This week the HSA launches an online archive of its magazine, HOWL. First published in 1973, HOWL has been in continuous production ever since, making it the longest-running – and best – animal rights magazine in the world.
Over 120 issues have been painstakingly scanned and – in the case of fragile older editions – digitally restored, so that they can be read ‘flipbook’ style. The resulting archive is an extraordinary resource likely to be of interest to hunt sabs, animal activists, and social historians everywhere.
Together with our recently published book Sabotage, the archive tells the story of the HSA’s decades-long fight against blood sports. Along the way, sabs have faced down endless hunt violence and state repression – including the 1986 Public Order Act and the 1994 Criminal Justice Act which specifically targeted sabs – and of, course, suffered the deaths of two of our comrades, Mike Hill and Tom Worby. As the archive also makes clear, sabs realised within weeks of hunting being banned in 2005 that ‘trail hunting’ was simply a smokescreen designed to disguise illegal hunting.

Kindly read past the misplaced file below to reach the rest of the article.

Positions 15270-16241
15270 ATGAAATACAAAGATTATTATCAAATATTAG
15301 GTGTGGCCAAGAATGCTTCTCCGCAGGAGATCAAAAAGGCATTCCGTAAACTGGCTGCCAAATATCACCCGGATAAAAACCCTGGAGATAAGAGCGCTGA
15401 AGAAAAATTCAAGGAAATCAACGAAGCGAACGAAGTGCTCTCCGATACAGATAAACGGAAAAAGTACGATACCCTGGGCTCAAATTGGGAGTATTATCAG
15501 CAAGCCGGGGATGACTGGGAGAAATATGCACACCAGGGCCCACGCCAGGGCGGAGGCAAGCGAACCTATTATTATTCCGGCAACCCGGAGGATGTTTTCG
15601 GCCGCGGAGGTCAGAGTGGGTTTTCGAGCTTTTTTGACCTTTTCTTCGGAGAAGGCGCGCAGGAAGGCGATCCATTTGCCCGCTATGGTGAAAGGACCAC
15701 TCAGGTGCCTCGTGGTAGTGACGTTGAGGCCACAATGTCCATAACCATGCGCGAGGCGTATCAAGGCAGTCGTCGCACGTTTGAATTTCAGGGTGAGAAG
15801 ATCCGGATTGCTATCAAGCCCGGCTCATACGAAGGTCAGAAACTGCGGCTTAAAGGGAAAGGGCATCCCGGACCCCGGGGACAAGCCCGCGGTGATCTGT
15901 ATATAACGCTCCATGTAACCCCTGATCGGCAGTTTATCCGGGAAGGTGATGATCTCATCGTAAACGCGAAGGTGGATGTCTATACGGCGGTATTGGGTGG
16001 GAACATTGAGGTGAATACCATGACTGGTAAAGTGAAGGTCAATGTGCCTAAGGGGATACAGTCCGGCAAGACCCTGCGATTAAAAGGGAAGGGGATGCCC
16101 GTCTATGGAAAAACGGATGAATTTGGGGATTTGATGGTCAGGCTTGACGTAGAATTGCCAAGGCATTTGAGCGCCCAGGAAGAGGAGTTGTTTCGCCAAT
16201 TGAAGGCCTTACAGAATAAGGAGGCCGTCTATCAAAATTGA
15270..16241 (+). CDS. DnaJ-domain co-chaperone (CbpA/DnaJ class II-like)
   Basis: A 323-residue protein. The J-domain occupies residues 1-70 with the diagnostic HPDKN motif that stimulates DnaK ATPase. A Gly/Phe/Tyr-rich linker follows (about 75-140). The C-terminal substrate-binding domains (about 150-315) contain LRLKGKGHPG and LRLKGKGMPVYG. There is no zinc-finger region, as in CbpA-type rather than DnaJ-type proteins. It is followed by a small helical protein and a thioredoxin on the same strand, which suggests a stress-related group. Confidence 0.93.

While the design, typeface, and sab fashions on display in HOWL have changed over the years, one thing is consistent throughout: the HSA’s simple philosophy of uncompromising, grassroots direct action against all blood sports. It is this unwavering commitment that explains why the HSA will celebrate its 60th anniversary next year.
A HSA spokesperson commented:
“This online archive is largely a labour of love by one person – veteran hunt sab and investigator Mike Huskisson. When Mike suffered a stroke in May 2021, he immediately offered to scan his complete collection of HOWL magazines as a way of continuing to support the HSA. We are extremely grateful to Mike for his work and send our heartfelt best wishes for his ongoing recovery. We are proud to name the project in his honour – the Huskisson Archive.”
You can explore the Huskisson Archive here.